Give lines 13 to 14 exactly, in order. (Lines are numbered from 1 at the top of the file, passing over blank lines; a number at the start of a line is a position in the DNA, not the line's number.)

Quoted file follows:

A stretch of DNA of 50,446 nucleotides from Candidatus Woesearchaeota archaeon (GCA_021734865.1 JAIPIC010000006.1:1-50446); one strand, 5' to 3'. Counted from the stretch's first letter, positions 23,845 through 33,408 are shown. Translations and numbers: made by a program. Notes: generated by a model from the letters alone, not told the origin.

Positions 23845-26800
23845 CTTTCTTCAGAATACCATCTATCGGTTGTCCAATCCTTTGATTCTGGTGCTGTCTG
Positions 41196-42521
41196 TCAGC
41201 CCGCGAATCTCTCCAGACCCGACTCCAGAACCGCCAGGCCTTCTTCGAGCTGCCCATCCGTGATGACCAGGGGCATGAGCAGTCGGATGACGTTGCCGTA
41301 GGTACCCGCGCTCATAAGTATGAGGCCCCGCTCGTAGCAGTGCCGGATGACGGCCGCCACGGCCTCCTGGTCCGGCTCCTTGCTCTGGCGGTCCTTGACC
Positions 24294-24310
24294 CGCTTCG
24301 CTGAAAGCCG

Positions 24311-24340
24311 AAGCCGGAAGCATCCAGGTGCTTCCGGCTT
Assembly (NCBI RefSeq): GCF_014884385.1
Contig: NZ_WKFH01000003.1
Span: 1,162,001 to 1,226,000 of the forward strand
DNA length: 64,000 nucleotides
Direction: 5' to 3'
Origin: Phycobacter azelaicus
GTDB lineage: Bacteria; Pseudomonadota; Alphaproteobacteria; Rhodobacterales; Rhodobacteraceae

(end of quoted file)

Assembly (NCBI RefSeq): GCF_014884385.1
Contig: NZ_WKFH01000003.1